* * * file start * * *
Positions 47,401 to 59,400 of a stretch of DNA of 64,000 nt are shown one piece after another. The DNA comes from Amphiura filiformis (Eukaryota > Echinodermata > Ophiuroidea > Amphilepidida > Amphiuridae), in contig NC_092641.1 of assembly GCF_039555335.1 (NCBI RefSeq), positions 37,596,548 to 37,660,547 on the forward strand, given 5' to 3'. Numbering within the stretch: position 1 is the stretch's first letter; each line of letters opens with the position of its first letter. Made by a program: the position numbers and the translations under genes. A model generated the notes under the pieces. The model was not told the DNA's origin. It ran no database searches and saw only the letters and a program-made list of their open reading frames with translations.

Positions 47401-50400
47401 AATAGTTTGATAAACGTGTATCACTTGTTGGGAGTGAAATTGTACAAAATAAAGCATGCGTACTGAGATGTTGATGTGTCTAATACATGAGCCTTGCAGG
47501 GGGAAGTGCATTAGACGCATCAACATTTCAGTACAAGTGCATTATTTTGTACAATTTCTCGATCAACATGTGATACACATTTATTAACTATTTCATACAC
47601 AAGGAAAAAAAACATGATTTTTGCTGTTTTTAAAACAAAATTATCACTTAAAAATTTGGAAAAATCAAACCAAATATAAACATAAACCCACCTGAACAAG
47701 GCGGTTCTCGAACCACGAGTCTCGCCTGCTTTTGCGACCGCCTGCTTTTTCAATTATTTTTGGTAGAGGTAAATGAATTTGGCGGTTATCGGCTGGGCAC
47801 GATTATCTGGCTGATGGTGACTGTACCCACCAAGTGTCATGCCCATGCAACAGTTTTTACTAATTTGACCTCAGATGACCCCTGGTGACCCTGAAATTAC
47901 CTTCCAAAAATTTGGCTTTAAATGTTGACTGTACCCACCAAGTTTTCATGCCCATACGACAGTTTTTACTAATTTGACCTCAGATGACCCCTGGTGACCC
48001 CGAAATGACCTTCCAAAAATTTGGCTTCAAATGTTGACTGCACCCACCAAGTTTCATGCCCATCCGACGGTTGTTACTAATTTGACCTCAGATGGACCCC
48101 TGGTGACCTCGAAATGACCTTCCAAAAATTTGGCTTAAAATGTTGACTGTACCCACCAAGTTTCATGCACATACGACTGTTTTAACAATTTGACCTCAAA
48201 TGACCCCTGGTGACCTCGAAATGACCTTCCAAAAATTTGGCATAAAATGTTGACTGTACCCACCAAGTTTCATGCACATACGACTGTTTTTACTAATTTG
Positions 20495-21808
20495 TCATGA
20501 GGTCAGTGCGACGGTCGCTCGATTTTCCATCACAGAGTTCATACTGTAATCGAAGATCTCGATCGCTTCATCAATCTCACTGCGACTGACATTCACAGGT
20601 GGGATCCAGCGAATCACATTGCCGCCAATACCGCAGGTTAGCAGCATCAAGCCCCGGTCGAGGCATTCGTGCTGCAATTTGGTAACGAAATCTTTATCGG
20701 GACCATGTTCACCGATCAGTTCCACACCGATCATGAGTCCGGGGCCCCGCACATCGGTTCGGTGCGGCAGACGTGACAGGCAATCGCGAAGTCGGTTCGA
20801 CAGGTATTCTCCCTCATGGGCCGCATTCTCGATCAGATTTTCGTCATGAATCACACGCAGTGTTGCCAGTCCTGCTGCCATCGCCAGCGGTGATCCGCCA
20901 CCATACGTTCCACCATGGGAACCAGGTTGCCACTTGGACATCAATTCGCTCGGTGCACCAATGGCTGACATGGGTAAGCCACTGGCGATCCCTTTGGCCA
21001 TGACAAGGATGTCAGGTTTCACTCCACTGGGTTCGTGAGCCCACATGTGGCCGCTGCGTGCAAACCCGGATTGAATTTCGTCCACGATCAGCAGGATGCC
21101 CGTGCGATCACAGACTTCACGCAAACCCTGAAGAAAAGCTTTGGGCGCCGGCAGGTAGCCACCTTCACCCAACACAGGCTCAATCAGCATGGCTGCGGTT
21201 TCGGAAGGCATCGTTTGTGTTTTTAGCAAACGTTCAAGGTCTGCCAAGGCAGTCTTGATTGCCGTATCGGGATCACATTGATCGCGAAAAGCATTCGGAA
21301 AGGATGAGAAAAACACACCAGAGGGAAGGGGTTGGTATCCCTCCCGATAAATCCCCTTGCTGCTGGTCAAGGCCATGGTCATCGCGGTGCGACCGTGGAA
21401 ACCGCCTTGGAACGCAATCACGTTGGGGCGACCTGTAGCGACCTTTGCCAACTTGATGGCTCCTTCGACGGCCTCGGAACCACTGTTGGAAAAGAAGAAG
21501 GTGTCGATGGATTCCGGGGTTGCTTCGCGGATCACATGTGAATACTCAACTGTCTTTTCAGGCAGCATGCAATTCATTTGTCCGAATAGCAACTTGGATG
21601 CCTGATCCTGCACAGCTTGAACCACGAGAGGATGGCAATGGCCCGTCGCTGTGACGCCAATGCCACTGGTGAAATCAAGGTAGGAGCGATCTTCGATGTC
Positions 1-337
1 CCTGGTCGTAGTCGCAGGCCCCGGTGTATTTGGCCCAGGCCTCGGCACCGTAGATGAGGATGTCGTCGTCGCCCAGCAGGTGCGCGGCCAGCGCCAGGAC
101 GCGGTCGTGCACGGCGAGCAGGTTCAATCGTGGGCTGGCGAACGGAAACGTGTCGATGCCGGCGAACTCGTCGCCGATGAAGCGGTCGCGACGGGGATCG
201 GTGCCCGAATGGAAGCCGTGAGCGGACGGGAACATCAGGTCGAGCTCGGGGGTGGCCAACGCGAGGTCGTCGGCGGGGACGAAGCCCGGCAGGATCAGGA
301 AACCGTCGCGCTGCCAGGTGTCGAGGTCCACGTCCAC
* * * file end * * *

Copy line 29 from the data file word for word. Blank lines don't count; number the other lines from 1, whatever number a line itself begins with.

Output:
201 GTGCCCGAATGGAAGCCGTGAGCGGACGGGAACATCAGGTCGAGCTCGGGGGTGGCCAACGCGAGGTCGTCGGCGGGGACGAAGCCCGGCAGGATCAGGA